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Disability organising in Russia: legitimacy, resistance, and their limits

Mullins, Philippa (2021) Disability organising in Russia: legitimacy, resistance, and their limits. PhD thesis, London School of Economics and Political Science.

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Identification Number: 10.21953/lse.00004480


This thesis investigates Russian civil society organising around disability. It seeks to demonstrate the construction of legitimacy through depoliticization, and its opportunities and threats for disability organising. It proposes an analytical framework of resistance which foregrounds actors’ intent and meaning-making to identify resistance which strategically aims to evade perception. Civil society research has characterised the Russian state as relating to civil society in two broad ways: (1) encouraging its action as a partner of state which responds to legitimised social welfare needs and (2) restricting action which it perceives as politically threatening. Within this research, disability organising has largely been naturalised as belonging to the first category. However, just as the categories of legitimised and delegitimised civil society are more fluid than the above binary might suggest, understandings of disability organising as legitimate are also contingent. This raises questions about how disability civil society organisations (CSOs) enact, negotiate, and instrumentalise legitimacy, and how the category of legitimacy interacts with constructions of disability. I explore these questions through four empirical chapters, based on interviews with actors involved in disability organising. The first chapter asks how people organising around disability perceive their environment and how this influences action. Their perceptions of risk result in strategic management of action to appear compliant. They link compliance to depoliticised social action. In the second chapter, I ask why this works in relationship to disability organising. I demonstrate how disability, and thus disability organizing, have been naturalized as apolitical via association with the private sphere, medical expertise, charity, vulnerability, and dependence. I show that assumptions of vulnerability are instrumentalized by some actors to resist; organizing from within the disability sphere manages the risk of sanction by benefitting from the sphere’s assumed depoliticization. In the third chapter, I explore the everyday, ambiguous forms that resistance takes so as not to trouble apparent compliance. While some actors strategically avoid identification by the state of their action as contentious, research does not need to reach the same conclusions. Rather, I argue for the need to extend the forms of action which we recognise as resistance under these conditions. In the final empirical chapter, I look to how normatively politicized LGBTQ+ identities interact with normatively depoliticized disability identities. I demonstrate that legitimization as a civil society actor is contingent on perpetuating the misrecognition of disabled people as non-agentic, passive, and desexualized. I thus demonstrate how apparent compliance structures unequal recognition and exclusions. Analyzing how LGBTQ+ disabled actors negotiate this through strategies of fluid identity management and community building extends our understandings of resistance. Through the thesis, I unite civil society and disability literatures to make three main contributions. First, I challenge the notion that enacted compliance is forced or passive; it is rather highly strategic. Second, I demonstrate that apparently social action cannot be understood as non-resistant and apolitical. In doing so, I highlight actors’ instrumentalization of assumed vulnerability as a resistant strategy and uncover a range of forms of resistance which aim to evade dominant perceptions. Finally, I show how enacted compliance both functions as strategy and struggles to address existing power relationships. These findings call for research which recognises and values a wider range of resistance, and for organizing which is reflexive about and responsive to how its strategies may replicate exclusions.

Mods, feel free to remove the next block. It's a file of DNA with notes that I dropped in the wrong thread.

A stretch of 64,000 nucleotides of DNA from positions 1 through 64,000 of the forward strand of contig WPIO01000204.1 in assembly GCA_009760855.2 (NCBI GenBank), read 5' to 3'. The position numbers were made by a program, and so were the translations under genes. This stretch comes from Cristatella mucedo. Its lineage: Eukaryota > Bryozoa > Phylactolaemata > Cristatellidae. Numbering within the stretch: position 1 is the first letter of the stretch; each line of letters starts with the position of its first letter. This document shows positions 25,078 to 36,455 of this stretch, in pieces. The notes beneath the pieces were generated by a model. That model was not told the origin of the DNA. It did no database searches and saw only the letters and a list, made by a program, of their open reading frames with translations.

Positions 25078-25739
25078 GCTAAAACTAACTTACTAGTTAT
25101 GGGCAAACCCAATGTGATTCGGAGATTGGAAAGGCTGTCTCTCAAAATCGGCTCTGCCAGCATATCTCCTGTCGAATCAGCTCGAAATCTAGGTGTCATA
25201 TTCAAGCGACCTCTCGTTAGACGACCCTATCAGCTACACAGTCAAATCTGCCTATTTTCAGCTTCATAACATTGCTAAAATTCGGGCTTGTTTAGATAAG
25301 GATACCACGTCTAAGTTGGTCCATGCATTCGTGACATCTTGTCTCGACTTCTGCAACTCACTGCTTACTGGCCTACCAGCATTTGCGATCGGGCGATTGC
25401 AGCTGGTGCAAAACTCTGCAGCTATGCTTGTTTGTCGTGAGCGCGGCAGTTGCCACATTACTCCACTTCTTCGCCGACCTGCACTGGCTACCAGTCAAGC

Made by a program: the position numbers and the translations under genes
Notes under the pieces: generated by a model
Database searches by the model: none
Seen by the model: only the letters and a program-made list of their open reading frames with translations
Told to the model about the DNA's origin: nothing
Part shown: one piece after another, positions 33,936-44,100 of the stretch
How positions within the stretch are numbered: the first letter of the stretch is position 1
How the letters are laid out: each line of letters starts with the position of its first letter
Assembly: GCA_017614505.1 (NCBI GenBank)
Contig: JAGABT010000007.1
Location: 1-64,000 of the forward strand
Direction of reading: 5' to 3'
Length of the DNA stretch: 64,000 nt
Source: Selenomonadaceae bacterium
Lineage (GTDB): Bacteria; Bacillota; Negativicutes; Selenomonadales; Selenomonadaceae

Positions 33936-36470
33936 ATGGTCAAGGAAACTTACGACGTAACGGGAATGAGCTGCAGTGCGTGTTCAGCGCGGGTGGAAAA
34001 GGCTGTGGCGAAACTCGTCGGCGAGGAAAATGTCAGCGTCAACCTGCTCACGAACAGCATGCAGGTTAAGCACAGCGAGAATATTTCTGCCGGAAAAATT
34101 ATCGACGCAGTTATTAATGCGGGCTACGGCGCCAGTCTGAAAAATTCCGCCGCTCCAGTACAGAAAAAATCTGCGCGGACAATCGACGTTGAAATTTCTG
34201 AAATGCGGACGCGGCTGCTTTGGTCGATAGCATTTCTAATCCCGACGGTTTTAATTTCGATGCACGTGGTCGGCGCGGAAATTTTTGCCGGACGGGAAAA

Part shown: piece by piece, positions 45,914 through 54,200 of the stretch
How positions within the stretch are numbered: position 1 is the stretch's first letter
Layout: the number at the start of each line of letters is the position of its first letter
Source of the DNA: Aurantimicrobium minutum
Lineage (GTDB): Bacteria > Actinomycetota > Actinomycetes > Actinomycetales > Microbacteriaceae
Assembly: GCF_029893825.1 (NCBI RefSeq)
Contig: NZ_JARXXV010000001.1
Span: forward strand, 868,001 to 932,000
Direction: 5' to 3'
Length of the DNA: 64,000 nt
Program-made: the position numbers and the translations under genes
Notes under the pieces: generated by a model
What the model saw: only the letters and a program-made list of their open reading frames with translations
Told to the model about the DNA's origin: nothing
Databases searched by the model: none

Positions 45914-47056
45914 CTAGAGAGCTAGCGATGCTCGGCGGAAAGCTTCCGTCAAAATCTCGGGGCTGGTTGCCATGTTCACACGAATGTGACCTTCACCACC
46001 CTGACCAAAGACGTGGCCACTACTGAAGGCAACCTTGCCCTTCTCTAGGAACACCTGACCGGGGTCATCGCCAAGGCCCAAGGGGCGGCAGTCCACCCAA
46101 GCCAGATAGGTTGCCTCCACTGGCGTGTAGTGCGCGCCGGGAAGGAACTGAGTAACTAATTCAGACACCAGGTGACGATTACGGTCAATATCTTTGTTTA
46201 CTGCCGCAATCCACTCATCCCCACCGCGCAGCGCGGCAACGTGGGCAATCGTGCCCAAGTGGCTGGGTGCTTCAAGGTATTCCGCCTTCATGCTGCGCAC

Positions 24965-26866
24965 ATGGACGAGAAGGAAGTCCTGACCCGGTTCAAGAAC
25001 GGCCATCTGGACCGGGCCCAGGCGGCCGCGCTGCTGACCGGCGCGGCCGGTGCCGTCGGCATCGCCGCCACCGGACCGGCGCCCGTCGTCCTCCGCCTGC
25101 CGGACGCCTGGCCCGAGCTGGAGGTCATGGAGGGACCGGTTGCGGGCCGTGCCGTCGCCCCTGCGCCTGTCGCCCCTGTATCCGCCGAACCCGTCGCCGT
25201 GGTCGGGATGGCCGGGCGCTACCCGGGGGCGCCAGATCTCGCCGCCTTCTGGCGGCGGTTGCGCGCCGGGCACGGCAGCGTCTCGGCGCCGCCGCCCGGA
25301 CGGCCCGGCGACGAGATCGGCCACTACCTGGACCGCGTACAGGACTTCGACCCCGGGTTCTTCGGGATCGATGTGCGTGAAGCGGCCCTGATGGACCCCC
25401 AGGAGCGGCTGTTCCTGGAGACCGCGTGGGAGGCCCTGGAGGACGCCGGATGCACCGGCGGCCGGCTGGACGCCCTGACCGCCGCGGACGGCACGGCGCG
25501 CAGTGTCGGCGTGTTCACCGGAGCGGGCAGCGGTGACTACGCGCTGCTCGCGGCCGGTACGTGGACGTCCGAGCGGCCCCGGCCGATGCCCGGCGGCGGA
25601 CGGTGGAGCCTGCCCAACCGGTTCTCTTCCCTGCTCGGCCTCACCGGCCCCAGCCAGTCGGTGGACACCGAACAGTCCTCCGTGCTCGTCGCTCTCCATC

Item Type: Thesis (PhD)
Additional Information: © 2021 Philippa Mullins
Library of Congress subject classification: H Social Sciences > HN Social history and conditions. Social problems. Social reform
R Medicine > RA Public aspects of medicine > RA0421 Public health. Hygiene. Preventive Medicine
Sets: Departments > Social Policy
Supervisor: Ishkanian, Armine and Burchardt, Tania

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